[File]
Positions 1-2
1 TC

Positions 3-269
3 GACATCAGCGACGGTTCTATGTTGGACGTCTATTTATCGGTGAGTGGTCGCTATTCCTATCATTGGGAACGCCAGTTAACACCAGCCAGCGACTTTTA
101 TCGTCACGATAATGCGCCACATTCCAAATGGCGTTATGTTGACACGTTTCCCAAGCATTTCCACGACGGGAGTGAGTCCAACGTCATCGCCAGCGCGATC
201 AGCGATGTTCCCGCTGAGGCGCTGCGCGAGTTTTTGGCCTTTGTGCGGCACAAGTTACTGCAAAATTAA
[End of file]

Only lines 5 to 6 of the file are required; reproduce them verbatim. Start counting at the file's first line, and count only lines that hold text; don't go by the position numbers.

101 TCGTCACGATAATGCGCCACATTCCAAATGGCGTTATGTTGACACGTTTCCCAAGCATTTCCACGACGGGAGTGAGTCCAACGTCATCGCCAGCGCGATC
201 AGCGATGTTCCCGCTGAGGCGCTGCGCGAGTTTTTGGCCTTTGTGCGGCACAAGTTACTGCAAAATTAA